I’ve Gotta Be Me unfolds in several thematic segments, among them “Singer,” “Rebel” and Survivor,” that best represent Pollard’s view of his subject, and a refreshing change from the standard chronological approach to biography. With the exception of far too many disembodied voices in the opening scenes, commenting on Davis’s talents, it is an exceptionally well-directed and well-edited documentary, and is notable for its re-recording mix (by Ed Campbell), which is the film’s final mix of all elements of the soundtrack.
While Sammy Davis, Jr. referred to himself as an African-American, Puerto Rican Jew, in the biography In Black and White (2003), author Wil Haygood claims that his mother, Elvera Sanchez was of Cuban and Afro-Cuban descent. Both she and Davis’s father, Sammy Davis, Sr., were dancers and vaudeville performers. As I’ve Gotta Be Me explains, Davis’s parents separated, and he was estranged from his mother for much of his childhood. “When we watched interviews we found of Mrs. Sanchez, I didn’t feel it was going to give me any great additions to the telling of Sammy’s story,” Pollard says. Sanchez (1905-2000) danced in the chorus line at the Apollo Theater; a local celebrity in New York and New Jersey after her retirement, she was known by her stage moniker, “Baby Sanchez,” In a New York Times obituary, dance historian Delilah Jackson recalls that when Sammy Davis, Jr. made his Apollo debut at 10 years of age, despite years of separation from his mother, he was known as “Baby Sanchez’s son.”
The documentary recounts the story of Davis’s car accident in which he lost his left eye; during his hospital stay, he met a rabbi and converted to Judaism. Friend Frank Sinatra helped Davis to regain his balance so that he could resume tap dancing, always a part of Davis’s stage act. Davis’s marriages, his acquisitive nature, and his later activism, embarked upon after much encouragement from actors Harry Belafonte and Ruby Dee, as well as his friendship with Martin Luther King, Jr., are all chronicled in I’ve Gotta Be Me. Most touching of all is Pollard’s portrayal of Davis’s vulnerability. “Here is a man who grew up from the age of 3 or 4 being on the stage,” Pollard observes. “He needed the audience’s affirmation all the time. Growing up with that desire, that need for constant affirmation, the slightest thing can make you feel very insecure.”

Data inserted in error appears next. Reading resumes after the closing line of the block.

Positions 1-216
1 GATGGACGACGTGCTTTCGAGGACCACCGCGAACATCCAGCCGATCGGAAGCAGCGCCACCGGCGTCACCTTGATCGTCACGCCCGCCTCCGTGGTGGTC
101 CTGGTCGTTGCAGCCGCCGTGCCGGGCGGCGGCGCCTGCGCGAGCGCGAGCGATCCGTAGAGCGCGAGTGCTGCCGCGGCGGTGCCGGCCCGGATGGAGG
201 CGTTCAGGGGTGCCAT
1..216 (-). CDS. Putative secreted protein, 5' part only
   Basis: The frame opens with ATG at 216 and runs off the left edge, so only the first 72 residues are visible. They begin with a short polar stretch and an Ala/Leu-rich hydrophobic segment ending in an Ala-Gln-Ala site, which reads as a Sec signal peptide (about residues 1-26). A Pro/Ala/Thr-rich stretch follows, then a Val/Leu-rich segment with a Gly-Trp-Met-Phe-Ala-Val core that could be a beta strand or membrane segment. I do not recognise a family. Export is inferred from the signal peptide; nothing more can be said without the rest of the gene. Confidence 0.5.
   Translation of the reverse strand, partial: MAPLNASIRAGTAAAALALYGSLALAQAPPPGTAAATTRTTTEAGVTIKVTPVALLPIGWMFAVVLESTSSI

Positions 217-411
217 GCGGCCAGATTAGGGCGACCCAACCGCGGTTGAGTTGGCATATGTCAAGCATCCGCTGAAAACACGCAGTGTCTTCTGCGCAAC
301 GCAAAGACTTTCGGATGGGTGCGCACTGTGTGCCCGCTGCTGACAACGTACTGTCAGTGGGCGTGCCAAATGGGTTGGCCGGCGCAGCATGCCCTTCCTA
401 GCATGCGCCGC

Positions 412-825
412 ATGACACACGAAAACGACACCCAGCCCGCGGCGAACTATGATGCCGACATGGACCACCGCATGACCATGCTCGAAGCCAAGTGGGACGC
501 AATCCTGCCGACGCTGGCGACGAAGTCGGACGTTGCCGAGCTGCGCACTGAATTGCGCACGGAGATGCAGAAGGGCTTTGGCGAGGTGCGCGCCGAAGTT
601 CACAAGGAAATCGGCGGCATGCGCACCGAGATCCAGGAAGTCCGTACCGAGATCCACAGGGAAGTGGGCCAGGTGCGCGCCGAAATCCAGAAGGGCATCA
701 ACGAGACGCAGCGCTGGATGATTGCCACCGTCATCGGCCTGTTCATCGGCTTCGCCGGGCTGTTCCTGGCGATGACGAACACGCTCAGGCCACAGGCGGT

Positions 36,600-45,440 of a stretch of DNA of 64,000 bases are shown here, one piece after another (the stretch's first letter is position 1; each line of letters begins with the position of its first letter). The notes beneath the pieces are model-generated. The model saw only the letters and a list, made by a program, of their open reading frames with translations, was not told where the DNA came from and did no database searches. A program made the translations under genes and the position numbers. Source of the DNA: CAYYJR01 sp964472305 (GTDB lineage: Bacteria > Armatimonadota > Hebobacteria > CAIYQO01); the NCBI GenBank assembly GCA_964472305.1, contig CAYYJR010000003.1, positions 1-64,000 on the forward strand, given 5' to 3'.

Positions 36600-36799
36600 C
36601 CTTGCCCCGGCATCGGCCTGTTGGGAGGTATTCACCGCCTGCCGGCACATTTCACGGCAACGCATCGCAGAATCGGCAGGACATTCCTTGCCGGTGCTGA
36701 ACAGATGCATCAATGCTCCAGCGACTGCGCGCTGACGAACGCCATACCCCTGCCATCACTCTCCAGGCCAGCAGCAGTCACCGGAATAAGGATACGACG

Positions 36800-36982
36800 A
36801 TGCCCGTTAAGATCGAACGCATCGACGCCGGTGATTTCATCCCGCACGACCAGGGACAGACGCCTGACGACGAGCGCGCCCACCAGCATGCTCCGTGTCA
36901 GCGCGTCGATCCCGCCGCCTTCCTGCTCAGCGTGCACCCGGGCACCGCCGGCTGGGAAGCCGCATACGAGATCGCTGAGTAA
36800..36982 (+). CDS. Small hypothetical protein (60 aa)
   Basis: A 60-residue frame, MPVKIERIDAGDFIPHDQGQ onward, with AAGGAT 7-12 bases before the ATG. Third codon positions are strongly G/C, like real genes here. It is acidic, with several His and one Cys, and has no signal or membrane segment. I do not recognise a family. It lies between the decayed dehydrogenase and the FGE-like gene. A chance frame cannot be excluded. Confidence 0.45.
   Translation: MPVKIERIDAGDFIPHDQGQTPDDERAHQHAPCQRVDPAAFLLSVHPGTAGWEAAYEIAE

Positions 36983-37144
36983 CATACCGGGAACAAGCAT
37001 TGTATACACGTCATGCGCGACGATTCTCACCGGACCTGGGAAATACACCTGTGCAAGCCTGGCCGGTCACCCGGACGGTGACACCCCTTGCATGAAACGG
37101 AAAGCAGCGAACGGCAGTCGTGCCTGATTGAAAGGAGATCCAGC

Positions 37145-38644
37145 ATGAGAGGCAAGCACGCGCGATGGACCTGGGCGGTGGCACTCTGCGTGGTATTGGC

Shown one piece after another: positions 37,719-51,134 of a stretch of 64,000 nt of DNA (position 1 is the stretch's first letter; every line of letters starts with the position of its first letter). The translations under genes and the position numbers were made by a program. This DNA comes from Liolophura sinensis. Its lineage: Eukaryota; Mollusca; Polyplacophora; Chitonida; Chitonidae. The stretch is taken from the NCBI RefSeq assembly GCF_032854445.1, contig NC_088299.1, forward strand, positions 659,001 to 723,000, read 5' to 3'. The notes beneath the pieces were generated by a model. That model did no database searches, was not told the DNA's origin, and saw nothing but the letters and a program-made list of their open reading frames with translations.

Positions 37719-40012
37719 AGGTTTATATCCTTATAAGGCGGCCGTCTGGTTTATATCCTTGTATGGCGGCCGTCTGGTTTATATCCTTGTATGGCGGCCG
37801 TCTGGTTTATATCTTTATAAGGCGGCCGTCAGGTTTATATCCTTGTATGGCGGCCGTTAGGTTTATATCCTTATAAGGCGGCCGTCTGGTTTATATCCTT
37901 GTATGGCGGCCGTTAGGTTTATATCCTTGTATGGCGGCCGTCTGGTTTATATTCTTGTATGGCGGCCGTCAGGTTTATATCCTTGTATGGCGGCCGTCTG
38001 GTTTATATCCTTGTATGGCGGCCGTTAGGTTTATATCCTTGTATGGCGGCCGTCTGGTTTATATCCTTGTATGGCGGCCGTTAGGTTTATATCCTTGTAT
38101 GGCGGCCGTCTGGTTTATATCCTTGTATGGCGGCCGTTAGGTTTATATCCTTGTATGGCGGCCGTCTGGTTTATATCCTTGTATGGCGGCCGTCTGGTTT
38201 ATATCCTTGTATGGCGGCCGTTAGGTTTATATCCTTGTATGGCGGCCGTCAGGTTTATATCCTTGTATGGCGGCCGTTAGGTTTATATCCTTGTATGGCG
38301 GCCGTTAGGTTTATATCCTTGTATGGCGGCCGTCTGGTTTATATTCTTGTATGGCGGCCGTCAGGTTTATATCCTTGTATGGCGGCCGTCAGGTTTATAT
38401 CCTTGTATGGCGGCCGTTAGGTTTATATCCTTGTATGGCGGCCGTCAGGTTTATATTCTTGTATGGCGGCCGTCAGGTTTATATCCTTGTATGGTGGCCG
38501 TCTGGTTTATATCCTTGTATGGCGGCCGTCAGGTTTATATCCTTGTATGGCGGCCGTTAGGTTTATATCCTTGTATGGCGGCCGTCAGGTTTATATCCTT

I’ve Gotta Be Me no doubt benefits from an African-American, Harlem-born director who grew up watching Davis on TV. “On the one hand, Sammy was a wonderfully talented man,” Pollard says, “but on the other hand, he was a black man in America, rejected at times by his people and by the larger world.” After serving in World War II, and being subjected to beatings from racist whites, Davis returned home and joined his father and his “godfather” Will Mastin to form the Will Mastin Trio. He began doing impressions of Humphrey Bogart and James Cagney, but surprisingly, the older men, fearful of reprisals, told Davis the impressions could not be part of their act. “When we were doing the research, we found some of these interviews with Sammy on the David Frost Show,” Pollard says, “where he talked about their reaction. It was a revelation for me.”
Reflecting on the relevance of Davis’s reluctant activism, Pollard says: “Everybody knows that activism is an ongoing struggle in our community, and when it is about fighting for rights, there are always a lot of people front and center, if only to prove that they are front and center, but the majority really stand back and wait for things to happen.” Pollard, whose previous documentaries, including the most recent one, Two Trains Runnin’ (2016), are all centered on African-American stories, admits that as an artist, he relies on his optimism. “Being a documentary filmmaker and a person of color, you always have to fight the good fight,” he says.